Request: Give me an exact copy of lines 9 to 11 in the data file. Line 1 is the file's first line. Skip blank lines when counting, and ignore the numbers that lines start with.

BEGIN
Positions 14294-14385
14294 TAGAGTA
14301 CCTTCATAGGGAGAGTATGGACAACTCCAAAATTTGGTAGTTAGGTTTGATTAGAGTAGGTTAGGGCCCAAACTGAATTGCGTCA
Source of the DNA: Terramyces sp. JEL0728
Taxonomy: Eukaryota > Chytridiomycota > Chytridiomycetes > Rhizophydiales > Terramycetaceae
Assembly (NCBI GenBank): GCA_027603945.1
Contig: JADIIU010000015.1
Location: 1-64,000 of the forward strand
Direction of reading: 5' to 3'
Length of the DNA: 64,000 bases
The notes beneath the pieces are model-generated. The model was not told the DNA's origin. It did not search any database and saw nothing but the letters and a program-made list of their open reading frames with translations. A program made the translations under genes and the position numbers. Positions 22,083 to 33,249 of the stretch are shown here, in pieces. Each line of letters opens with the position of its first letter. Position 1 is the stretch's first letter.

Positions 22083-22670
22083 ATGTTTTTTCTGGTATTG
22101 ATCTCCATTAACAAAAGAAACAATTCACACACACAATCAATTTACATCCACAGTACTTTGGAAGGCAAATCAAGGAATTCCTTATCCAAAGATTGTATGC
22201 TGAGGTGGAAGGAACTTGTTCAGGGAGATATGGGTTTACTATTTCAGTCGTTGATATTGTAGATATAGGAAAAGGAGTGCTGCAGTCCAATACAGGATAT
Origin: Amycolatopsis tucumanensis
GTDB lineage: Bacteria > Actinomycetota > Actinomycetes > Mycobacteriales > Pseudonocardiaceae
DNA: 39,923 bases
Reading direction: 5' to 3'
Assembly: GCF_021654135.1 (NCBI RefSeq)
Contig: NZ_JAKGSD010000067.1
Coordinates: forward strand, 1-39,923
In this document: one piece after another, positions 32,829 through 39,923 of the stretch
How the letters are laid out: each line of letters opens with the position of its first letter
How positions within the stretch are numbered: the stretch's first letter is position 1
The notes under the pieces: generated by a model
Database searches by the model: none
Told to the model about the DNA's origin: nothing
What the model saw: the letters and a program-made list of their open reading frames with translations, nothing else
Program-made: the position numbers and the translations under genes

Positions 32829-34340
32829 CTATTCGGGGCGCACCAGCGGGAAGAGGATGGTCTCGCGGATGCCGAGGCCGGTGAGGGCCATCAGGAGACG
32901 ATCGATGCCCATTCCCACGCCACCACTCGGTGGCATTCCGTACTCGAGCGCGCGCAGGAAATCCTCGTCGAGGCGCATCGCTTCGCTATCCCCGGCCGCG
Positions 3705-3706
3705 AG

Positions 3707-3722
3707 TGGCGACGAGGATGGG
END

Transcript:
Direction of reading: 5' to 3'
Length of the DNA: 64,000 bases
The notes beneath the pieces are model-generated. The model was not told the DNA's origin. It did not search any database and saw nothing but the letters and a program-made list of their open reading frames with translations. A program made the translations under genes and the position numbers. Positions 22,083 to 33,249 of the stretch are shown here, in pieces. Each line of letters opens with the position of its first letter. Position 1 is the stretch's first letter.